The book by the late Peter Stone, and the music and lyrics by Maury Yeston – composer of Nine and Grand Hotel; both stage versions of films that ran fascinatingly parallel to their inspirations – are well worth the detour in this remote new venue by the Elephant and Castle. They pack a literate sense of danger and premonition in an early 20th century project that symbolised so much and cost so dear.
And although there are problems of audibility early on, the grotesque, tinny-edged sound system that distorted the Playhouse’s productions of Parade and Mack and Mabel in the former venue has been largely sorted, though there’s still a sense of playing “too big” for the space.
The last half hour is slightly tortuous and never-ending. But that’s all I’m going to complain about – oh, apart from the too-camp teenage bell-boy and the rather unnecessary tilting of bits of the set to suggest what we already know is happening; we’re going down, folks.
Otherwise, David Woodhead‘s clever design for this European premiere makes the whole spacious Southwark room a ship, with beaten metal silver panels, a split level poop and a crow’s nest that serves as a mobile staircase and, at one point, wittily reverses the impact of Kate Winslet in the cinematic wind machine.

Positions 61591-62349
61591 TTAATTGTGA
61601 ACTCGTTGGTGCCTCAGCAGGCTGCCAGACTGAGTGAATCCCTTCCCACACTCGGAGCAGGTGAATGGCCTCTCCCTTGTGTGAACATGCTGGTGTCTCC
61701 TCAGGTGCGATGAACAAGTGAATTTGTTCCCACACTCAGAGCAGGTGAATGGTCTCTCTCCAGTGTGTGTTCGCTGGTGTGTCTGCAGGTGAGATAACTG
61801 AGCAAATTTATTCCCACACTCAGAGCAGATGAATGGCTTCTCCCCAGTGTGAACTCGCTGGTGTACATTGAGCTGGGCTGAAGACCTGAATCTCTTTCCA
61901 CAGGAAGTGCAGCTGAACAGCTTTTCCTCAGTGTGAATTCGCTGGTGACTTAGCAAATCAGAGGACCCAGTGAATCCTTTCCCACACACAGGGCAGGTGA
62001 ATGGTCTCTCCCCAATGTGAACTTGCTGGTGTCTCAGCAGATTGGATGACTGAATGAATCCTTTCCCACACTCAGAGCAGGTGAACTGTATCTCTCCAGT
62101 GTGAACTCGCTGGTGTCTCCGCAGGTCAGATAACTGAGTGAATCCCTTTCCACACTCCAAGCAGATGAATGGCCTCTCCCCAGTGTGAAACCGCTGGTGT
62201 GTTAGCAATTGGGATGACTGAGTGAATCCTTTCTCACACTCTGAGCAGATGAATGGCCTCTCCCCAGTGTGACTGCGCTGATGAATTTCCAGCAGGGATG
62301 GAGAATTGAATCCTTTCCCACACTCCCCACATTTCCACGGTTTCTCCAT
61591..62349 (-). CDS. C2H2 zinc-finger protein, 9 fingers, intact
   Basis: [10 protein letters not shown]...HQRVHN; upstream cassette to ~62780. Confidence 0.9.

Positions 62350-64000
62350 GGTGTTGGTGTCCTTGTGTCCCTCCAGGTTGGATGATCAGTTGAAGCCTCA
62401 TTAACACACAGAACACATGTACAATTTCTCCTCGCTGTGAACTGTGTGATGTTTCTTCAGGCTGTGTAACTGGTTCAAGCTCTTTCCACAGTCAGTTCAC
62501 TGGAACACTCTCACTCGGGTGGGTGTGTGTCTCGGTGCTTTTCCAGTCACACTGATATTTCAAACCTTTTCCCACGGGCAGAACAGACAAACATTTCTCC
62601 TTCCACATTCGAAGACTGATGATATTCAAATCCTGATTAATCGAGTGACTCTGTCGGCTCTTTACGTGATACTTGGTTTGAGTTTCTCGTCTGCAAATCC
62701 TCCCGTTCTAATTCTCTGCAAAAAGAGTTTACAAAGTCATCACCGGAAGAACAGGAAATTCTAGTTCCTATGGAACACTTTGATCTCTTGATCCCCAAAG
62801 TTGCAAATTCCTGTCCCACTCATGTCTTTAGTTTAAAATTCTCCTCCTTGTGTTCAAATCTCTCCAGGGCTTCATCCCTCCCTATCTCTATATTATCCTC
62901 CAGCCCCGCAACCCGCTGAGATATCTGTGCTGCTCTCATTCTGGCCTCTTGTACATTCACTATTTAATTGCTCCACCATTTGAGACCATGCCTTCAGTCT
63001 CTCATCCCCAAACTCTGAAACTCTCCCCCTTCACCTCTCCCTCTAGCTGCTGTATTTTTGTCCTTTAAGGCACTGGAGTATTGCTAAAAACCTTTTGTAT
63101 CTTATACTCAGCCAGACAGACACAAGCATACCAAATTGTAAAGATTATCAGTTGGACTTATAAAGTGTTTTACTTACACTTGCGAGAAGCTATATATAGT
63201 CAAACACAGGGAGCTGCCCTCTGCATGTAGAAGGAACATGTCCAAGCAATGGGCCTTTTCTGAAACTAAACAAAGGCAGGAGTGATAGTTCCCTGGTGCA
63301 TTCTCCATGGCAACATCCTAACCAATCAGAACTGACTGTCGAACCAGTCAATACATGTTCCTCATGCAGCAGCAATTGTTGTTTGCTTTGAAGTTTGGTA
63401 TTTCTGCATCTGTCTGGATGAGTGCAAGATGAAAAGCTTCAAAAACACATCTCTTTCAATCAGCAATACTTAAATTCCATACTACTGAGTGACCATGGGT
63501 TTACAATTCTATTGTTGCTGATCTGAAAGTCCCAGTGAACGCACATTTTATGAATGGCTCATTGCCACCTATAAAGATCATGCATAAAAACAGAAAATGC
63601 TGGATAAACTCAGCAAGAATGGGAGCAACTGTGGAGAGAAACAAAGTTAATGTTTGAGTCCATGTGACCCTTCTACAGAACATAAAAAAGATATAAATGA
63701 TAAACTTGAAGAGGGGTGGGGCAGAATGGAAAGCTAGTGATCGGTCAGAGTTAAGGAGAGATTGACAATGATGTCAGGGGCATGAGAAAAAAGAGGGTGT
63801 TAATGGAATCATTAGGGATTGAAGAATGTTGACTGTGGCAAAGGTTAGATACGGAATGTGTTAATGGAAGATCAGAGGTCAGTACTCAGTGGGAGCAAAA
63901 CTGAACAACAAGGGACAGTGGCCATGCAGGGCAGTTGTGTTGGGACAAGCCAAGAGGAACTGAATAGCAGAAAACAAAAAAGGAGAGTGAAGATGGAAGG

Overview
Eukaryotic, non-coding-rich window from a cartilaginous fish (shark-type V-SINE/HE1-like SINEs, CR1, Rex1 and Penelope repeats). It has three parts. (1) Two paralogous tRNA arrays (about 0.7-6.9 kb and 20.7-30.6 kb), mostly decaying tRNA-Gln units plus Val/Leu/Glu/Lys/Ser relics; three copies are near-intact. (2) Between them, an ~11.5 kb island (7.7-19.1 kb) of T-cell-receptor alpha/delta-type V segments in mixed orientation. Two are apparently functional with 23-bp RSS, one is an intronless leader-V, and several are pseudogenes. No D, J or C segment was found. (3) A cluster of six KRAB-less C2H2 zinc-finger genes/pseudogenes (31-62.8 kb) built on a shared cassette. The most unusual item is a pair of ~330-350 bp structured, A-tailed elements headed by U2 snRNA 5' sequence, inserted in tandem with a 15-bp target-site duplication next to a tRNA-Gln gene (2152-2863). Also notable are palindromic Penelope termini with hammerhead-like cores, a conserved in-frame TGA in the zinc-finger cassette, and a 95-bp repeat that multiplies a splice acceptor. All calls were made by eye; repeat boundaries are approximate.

Richard Jones’s Broadway production (designed by Stewart Laing) created a classy, hierarchical hell-hole, like a stratified department store on water. Thom Southerland‘s direction makes all the same overlapping class system points with more finesse: the stoker is seen rabble-rousing while the table is laid for the captain’s dinner; and the ensemble becomes a tragic emblem of humanity in crisis.
All the love stories – below decks, in the “second class” section, with Celia Graham‘s notable Alice determined to gate-crash the top table – are pointedly differentiated, and there’s a late-flowering romance among the oldies, too, as Dudley Rogers and Judith Street renew their vows, as it were, in waltz-time as the water rises.
The ship of dreams is a floating city, an engineering marvel, a means of escape, a conduit of hopes and possibilities. The captain (Philip Rahm) is contemplating retirement, the owner (Simon Green) is demanding ever more speed, in blind indifference to the consequences, and the builder (Greg Castiglioni) is advising caution.
It all makes for a tingling, involving theatrical experience, a musical meditation on our obsession with progress and improvement, even though some impressive anthems and chorales fail to make up for a distinct lack of take-home melody.
There’s much craft, and much heart, and some beautiful touches of making sense of a journey into the unknown that started out as an experimental adventure for all concerned. And that’s what the show so metaphorically, and brilliantly, encapsulates.
Titanic continues at Southwark Playhouse until 31 August 2013